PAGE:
February 23 2023
Posted April 21, 2010
The Amyloid-beta protein is a key contributor to Alzheimer’s pathology and the prevailing theory has been that Abeta has no function other than as a waste product created by the brain. It is acknowledged by most researchers to be a key “bad guy” in Alzheimer’s pathology.
But researchers supported by Cure Alzheimer’s Fund (CAF) at Massachusetts General Hospital in Boston have shown the protein may be part of the body’s natural defense against infection. This recent research suggests that Abeta has a very positive function—protecting the brain from invading microbes and defending against bacteria.
Published in the March issue of the open-access journal PLoS One, the research of Dr. Rudolph Tanzi, chairman of CAF’s research consortium and director of the Mass General Genetics and Aging Research Unit, Dr. Robert Moir of Mass General Hospital’s Genetics and Aging Research Unit and their colleagues, also could help explain the connection between Alzheimer’s and previous infection and trauma to the brain, such as head injuries and strokes. Earlier work by Tanzi and colleagues and others has indicated that Abeta responds to such occurrences with excess production and accumulation of the protein in the brain.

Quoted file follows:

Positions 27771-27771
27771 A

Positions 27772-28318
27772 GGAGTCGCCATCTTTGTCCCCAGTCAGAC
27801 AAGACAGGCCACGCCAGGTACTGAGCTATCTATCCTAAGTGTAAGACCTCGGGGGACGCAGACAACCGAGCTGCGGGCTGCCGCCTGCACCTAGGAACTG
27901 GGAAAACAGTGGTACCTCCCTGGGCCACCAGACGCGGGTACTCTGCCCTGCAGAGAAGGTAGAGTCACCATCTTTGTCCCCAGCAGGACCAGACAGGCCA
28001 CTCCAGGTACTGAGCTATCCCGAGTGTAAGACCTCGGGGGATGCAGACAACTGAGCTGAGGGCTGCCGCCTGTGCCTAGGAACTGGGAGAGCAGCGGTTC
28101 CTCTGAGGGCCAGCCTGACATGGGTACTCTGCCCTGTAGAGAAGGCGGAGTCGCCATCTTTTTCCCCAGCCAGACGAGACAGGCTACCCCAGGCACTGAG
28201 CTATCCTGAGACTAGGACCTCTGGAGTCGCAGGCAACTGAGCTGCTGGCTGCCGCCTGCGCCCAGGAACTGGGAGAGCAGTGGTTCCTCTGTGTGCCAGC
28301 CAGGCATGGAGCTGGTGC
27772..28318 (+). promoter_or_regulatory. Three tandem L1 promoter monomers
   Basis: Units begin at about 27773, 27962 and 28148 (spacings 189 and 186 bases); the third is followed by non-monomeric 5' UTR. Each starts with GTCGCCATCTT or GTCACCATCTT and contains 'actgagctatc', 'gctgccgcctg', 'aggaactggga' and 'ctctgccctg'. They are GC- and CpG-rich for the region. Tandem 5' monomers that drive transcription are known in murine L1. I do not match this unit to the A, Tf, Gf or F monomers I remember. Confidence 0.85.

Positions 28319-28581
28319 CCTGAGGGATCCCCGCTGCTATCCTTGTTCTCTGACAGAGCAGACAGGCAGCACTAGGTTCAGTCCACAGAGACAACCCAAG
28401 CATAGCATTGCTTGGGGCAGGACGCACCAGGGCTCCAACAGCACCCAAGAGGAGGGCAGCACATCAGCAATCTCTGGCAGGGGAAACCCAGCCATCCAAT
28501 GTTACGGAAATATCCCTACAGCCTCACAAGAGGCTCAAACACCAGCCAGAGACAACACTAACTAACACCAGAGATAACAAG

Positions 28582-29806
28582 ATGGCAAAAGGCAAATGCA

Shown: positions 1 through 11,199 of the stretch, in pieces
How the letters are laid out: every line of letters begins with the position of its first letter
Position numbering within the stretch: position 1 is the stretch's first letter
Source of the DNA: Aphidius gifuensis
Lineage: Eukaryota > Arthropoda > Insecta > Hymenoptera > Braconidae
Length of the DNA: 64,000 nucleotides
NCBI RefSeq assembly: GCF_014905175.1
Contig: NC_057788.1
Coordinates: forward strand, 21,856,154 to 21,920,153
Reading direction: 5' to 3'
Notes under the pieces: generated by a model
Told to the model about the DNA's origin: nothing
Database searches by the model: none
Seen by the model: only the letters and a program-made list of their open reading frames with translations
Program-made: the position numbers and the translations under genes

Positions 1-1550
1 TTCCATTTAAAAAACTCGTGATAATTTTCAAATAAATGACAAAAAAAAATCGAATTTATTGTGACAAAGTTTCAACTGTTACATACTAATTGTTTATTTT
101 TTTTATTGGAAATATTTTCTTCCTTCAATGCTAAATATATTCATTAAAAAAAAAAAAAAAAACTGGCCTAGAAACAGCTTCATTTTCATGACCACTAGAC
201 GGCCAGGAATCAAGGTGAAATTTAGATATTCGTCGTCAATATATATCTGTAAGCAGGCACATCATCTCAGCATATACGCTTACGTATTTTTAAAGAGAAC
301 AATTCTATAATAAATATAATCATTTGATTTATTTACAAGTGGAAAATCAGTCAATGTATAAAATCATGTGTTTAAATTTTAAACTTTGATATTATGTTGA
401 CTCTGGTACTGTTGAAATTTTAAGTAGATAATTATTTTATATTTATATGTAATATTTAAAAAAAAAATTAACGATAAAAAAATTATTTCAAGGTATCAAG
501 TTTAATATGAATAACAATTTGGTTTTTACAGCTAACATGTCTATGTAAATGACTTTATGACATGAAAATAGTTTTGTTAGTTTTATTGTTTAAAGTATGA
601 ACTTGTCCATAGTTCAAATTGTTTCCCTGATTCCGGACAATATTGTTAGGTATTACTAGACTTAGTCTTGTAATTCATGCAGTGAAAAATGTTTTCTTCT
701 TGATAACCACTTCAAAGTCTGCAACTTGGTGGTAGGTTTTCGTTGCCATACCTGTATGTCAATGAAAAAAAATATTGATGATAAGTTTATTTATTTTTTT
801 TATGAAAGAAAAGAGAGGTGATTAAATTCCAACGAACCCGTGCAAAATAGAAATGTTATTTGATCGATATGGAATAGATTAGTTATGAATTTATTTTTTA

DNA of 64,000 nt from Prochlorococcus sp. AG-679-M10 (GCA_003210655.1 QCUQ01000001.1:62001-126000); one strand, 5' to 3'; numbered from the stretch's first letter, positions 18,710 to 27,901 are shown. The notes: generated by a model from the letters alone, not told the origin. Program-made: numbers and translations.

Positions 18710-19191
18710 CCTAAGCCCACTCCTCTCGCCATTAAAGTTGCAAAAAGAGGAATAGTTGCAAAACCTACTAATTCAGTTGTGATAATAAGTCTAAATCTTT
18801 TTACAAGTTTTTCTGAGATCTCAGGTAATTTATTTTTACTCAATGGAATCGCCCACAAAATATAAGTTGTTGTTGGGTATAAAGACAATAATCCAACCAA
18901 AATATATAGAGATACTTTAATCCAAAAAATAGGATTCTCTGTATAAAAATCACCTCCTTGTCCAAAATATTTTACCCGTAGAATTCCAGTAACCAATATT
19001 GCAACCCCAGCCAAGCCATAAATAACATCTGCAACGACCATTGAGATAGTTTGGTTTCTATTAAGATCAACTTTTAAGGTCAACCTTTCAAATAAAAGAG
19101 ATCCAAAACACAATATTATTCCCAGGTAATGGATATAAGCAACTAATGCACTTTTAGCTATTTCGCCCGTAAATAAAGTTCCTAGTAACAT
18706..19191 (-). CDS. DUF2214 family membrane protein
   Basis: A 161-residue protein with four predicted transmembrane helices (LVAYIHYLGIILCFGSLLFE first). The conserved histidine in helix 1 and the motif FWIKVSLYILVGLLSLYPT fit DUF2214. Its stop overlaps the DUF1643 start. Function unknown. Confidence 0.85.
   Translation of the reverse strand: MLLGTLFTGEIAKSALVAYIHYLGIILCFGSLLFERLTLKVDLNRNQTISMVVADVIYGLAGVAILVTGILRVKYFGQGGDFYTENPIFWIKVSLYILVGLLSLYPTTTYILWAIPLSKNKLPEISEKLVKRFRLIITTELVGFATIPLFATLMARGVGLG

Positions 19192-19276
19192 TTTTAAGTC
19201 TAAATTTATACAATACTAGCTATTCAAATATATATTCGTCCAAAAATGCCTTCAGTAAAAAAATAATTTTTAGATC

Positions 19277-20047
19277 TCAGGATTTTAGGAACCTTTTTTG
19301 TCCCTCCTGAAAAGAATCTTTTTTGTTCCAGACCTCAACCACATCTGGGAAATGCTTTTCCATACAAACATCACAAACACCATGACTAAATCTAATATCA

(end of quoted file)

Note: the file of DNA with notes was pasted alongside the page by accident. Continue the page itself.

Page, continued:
“These data change the way we look at Abeta,” says Dr. Tanzi. “For years, we thought that Abeta was just metabolic garbage produced as a byproduct of other processes within the brain, but these data suggest it is a normal component of the brain’s innate immune system.”
Knowing this could lead to innovative preventive treatments for Alzheimer’s disease. “If we can manage the production of Abeta in the brain’s innate immune system triggered by combinations of genetics and environmental factors, we may be able to lower the risk for this devastating disease,” Tanzi says. “Finding the catalyst for the production of excessive Abeta aggregation could lead to finding ways of controlling it, whether by medication or immunization.”
This research suggests that excess accumulation of Abeta, which in its aggregated or oligomeric form is toxic to neurons, can be initiated by the innate immune system in response to various kinds of infection as well as by genetic predisposition and/or such events as head trauma or stroke. It is important to note that several of the Alzheimer’s candidate genes recently identified by Tanzi and others play a role in the innate immune system.
“This is the kind of creative research that often does not get federal funding,” says Tim Armour, president and CEO of Cure Alzheimer’s Fund. “We are thrilled that this high-risk investment has paid off in truly breakthrough findings that open up new pathways to prevention of this terrible disease.”
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